At this moment in time, a PLLC is not an option in California.
The good news is that you have other options. For instance, in states that don’t have PLLCs, sometimes licensed professionals can form standard LLCs instead. This guide will give you a better look at some PLLC alternatives in the state of California.
In California, an LLC is not permitted to provide “professional services,” which are defined as “any type of professional services that may be lawfully rendered only pursuant to a license, certification, or registration authorized by the Business and Professions Code, the Chiropractic Act, or the Osteopathic Act.”
This means that most licensed professionals in California cannot form an LLC. You should check with your profession’s regulatory board to determine whether your services are considered “professional services” under California law. If not, an LLC may be an option for you.
PLLCs and LLCs are very similar entity types. The main difference is that only licensed professionals may form PLLCs.
In states that offer both entity types, the formation process is largely the same. Forming a PLLC simply requires a few additional steps, such as providing evidence of professional licensure or obtaining approval by the applicable state licensing board.
The LLC is a popular business type because it offers the following benefits:
It’s relatively easy to form and maintain. It’s also suitable for a variety of ownership structures, from one-person businesses to multiple classes of owners.
How the business is managed is flexible as well — your LLC can be managed by the owners (which are called the “members” of the your LLC), or the members can appoint managers (much like the board of directors of a corporation). The members can agree to govern the LLC however they’d like by preparing and signing an operating agreement.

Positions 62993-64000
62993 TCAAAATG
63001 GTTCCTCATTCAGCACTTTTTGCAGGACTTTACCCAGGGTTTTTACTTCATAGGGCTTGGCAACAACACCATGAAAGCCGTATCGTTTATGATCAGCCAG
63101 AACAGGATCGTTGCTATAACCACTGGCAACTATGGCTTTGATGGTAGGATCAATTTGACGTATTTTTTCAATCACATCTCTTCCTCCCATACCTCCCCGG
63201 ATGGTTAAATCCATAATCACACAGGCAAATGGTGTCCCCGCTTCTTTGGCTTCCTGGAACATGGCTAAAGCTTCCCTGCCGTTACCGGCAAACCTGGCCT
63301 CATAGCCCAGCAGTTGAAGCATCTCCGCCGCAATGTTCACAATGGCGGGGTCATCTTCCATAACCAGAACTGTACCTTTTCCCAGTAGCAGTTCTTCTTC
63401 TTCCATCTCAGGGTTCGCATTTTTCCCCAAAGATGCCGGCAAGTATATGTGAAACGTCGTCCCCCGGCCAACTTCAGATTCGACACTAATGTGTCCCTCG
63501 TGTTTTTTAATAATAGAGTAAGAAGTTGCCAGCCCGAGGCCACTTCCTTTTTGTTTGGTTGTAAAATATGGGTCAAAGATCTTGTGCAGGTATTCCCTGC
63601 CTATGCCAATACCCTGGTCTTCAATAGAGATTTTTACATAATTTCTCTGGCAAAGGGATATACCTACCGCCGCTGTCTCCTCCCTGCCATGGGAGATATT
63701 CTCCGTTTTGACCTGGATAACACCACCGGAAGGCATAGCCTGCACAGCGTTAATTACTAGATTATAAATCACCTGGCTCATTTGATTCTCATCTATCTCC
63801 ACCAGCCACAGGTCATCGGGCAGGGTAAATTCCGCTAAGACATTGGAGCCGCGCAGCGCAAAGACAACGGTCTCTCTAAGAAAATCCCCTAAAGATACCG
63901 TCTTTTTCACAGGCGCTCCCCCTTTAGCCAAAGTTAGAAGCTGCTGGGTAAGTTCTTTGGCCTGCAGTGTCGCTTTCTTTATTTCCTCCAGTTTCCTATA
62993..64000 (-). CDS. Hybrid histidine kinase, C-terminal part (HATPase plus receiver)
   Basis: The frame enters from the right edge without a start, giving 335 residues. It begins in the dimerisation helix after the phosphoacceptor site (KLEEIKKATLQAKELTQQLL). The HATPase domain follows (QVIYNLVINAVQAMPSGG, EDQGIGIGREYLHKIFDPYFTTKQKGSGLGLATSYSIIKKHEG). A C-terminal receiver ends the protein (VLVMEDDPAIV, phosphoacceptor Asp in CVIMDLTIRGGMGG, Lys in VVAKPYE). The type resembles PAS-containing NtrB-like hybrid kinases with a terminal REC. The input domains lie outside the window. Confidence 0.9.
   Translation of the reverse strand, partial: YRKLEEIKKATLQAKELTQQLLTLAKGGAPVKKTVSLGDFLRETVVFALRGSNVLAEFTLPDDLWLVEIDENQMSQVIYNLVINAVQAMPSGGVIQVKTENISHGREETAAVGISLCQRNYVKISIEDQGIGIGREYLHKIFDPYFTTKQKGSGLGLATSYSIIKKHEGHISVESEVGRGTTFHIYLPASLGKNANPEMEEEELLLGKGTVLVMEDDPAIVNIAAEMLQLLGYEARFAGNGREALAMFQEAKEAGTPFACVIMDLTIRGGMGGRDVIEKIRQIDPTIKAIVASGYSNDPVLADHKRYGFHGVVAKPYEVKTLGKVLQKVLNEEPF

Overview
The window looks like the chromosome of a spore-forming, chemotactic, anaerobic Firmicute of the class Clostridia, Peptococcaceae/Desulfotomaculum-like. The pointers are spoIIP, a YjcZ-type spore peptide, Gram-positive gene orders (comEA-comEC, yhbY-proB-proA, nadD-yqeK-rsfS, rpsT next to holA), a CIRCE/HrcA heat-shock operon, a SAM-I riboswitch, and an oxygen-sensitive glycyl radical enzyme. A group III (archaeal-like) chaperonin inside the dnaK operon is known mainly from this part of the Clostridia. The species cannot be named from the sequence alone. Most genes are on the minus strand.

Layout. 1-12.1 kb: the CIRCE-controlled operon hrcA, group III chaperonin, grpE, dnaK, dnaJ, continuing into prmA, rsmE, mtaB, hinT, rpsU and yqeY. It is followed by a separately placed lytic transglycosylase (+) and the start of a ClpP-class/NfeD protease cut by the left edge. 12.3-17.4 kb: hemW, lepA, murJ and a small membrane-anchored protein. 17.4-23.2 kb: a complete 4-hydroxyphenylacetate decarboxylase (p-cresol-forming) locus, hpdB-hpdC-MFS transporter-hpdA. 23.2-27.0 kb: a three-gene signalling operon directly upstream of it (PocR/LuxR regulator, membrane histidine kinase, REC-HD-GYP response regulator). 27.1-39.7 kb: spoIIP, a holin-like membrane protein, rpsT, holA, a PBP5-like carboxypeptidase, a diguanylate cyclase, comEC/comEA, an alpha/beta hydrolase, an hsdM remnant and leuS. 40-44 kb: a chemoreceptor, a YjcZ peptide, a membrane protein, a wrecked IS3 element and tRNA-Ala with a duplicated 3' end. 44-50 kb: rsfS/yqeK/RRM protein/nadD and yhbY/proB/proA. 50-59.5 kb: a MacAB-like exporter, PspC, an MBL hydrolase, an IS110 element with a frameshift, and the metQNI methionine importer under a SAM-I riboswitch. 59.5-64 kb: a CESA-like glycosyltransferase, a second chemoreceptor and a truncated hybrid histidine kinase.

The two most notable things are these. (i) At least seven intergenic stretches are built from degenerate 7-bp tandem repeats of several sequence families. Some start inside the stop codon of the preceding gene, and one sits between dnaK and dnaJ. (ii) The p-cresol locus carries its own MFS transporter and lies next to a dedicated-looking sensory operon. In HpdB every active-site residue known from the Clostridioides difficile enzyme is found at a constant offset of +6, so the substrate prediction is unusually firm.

Limited liability companies are designed to protect the personal assets of their owners. This means if your business is sued, creditors can only go after the assets of the company. Your personal assets as a member — such as your personal bank accounts, home, and other property — can’t be seized to pay liabilities or debts of the company.
One important exception is that each member is personally liable for their own malpractice, and no member is liable for the malpractice of any other member. For this reason, it’s wise for each member to maintain their own professional liability insurance.
Many business owners like the LLC structure because these types of companies are generally classified as “pass through” entities for tax purposes. This means that the income and losses of the LLC are “passed through” to the members, and the members report the income and losses on their personal tax returns. In other words, any income tax is paid by the members, and not the entity itself.
A corporation’s income, on the other hand, is generally subject to “double taxation”. The corporation pays taxes on its income on the entity level, and if the corporation distributes profits to shareholders by paying a dividend, the shareholders must pay taxes on the dividend as well.
If you decide the LLC is the right structure for your California business, the formation process is relatively straightforward. To form an LLC, you can complete the six-step process outlined in our step-by-step guide yourself, enlist the help of an attorney, or use an LLC formation service.
The standard LLC isn’t the only business structure option available in California. Another common business type for licensed professionals is the professional corporation.
Note, however, that corporations are generally subject to stricter requirements than LLCs regarding how you can manage and run your business. You can learn more about California professional corporations in our How to Form a Professional Corporation in California guide.